Tuesday, March 13, 2012


CASABLANCA has taken on mythic proportions since its original release in 1942. It was lucky to have been born at the right time, with the right cast, the right sentiments and story, and the wartime patriotism of all involved.
It began life on the Warner Bros. lot as just another of their hundreds of films produced each year. It wasn't considered anything special, and certainly no one involved in the film ever expected it to become one of the greatest iconic films of all time. The plot, now a familiar one, focused on the cynical American expatriate Rick Blaine (Humphrey Bogart) living in Morocco and running his famous café. The chic café attracted all sorts, from society dames to refugees trying to leave the country. Even a few Nazis stopped in upon occasion.
The most valuable documents were "letters of transit," which allowed anyone to travel freely. Possessed by the sleazy petty crook Ugarte    ( a wonderful Peter Lorre), he gives them to Rick for safe keeping. Almost everybody in Ricks' wants the letters and will do anything to get them. Rick, naturally, denies to the police Captain ( a more delicious Claude Rains there never was) as well as to the Nazi Major Strasser (Conrad Veidt) that he has them. Along comes Rick's old love from Paris, the beautiful Norwegian Ilsa Lund (Ingrid Bergman at her sexiest) and her Czech resistance-fighting husband Victor Laszlo (the elegant Paul Henried). Ilsa's appearance brings up old romantic wounds for Rick, and he is torn about getting the valuable letters of transit to Ilsa and her husband so they can flee to America. "We'll always have Paris," Rick says to Ilsa, recalling their wartime romance.
The film was based on Murray Burnett's and Joan Allison's play Everybody Comes to Rick's. Burnett had traveled through Europe in 1938 and personally observed what had happened to Austria after the Nazi Anschluss, or annexation. When the rights were bought by  producer Hal Wallis for $20,000 after story editor Irene Diamond insisted he acquire the play, Warners assigned the twin writing brothers Julius and Philip Epstein. Although Howard Koch is also associated with the writing of the script, it is said he contributed very little, mostly the political aspects. However, all three writers collected the Oscar® when the screenplay won at the 16th Academy Awards® ceremony. Uncredited writer Casey Robinson assisted with several weeks of re-writes.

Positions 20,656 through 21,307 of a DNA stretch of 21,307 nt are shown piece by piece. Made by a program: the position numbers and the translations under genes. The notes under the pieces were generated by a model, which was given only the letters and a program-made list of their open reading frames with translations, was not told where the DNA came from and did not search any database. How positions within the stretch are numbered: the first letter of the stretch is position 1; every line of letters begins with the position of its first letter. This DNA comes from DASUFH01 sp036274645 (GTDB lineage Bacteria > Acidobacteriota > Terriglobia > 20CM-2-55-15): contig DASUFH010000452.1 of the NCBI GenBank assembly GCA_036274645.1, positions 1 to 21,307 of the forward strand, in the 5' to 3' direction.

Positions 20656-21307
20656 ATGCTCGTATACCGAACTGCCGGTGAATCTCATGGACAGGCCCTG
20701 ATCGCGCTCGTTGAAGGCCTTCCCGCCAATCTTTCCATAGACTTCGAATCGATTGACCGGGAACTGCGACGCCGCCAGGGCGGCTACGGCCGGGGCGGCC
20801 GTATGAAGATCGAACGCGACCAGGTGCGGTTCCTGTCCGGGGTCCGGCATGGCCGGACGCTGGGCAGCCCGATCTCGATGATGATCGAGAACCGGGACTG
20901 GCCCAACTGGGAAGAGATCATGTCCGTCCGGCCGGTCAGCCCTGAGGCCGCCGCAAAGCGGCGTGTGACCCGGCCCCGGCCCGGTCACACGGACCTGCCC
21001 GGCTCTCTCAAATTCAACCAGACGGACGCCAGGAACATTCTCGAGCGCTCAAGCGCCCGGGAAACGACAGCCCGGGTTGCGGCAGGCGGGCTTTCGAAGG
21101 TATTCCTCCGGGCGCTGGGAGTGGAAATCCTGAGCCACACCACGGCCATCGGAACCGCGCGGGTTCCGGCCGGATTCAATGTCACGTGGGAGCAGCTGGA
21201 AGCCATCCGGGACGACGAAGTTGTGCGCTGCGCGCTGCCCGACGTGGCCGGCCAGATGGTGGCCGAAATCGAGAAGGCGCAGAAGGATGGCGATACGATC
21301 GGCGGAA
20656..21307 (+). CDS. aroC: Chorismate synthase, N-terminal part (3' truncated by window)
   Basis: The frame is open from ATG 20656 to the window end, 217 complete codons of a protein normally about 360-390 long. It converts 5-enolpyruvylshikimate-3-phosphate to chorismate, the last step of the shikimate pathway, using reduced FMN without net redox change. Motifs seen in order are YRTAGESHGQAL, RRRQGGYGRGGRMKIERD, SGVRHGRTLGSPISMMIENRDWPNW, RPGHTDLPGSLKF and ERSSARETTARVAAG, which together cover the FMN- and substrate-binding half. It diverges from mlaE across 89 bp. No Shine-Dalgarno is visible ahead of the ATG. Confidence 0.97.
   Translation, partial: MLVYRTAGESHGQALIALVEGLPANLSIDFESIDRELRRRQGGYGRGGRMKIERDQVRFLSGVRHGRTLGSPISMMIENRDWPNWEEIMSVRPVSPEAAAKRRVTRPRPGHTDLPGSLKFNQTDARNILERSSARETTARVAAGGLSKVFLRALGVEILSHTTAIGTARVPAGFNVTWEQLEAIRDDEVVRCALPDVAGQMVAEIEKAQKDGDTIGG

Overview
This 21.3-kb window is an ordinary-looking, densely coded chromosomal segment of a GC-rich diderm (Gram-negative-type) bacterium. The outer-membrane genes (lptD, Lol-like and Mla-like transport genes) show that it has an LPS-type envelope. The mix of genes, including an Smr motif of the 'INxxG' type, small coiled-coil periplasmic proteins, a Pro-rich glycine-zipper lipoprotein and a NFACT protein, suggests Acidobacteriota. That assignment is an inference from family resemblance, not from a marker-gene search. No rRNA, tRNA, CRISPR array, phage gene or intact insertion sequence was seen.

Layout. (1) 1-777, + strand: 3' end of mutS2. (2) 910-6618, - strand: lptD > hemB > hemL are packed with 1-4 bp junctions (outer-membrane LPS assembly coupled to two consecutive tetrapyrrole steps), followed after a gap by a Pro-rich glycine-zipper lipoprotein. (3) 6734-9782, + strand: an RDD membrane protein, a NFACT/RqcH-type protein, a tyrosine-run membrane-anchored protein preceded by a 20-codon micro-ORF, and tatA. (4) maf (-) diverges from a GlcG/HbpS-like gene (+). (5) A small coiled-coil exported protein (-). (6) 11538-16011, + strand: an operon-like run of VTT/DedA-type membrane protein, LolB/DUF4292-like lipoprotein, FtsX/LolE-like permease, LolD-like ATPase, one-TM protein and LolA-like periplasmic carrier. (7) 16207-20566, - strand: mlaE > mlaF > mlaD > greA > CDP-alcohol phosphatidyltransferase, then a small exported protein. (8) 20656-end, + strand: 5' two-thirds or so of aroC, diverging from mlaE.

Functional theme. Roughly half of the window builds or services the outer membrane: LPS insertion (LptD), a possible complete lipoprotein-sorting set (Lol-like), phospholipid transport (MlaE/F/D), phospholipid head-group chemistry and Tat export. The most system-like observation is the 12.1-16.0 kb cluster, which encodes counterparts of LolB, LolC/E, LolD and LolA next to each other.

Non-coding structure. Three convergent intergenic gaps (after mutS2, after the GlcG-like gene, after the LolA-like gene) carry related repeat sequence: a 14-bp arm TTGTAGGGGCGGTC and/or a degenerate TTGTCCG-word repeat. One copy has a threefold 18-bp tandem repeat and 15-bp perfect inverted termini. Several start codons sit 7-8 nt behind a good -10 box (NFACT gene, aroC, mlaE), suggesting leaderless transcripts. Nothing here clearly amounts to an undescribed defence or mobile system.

The film consists of the greatest number of real war refugees than in any other Hollywood movie. People such as resistance leader Paul Henreid, thief Peter Lorre and waiter S.Z. "Cuddles" Sakall made it to stardom in Hollywood. Henried was Austrian and fled in 1935 to America, Lorre left Germany in 1933, and Sakall was a Hungarian Jew who left Germany in 1939. Other actors such as Marcel Dalio (the croupier) left France after it fell to Germany, roulette player Helmut Dantine (The Picture of Dorian Gray ) had spent time in a concentration camp after the annexation of Austria. Other international actors such as bartender Leonid Kinsky (Russian), Dutch banker Torben Meyer Danish) and pickpocket Curt Bois (German Jew) lent authenticity to the scenes filled with refugees in Rick's bar.
Ever mindful of costs, studio head Jack Warner considered Casablanca just another one of the sausages cranked out by the studio. He insisted it be filmed right on the lot on sound stages where other famous Warner films had been shot. The only location shot was at the Van Nuys airport, and then not much at that. The airplane sequences at the airport were actually shot using a small model plane and then placing "little people" around it to make it look large. The special effects people created the fog that obscured the plane in the dark reaches of sound stage 1. In a film filled with memorable lines, Wallis is said to have written the final line spoken by Humphrey Bogart to Claude Rains on the runway: " Luis, I think this is the beginning of a beautiful friendship." It was added after the final shot in the movie was filmed.
Casablanca is considered one of the great romantic films of all-time. After 70 years of growing in stature, the film often ranks near the top of the list of The Greatest Films Ever Made.
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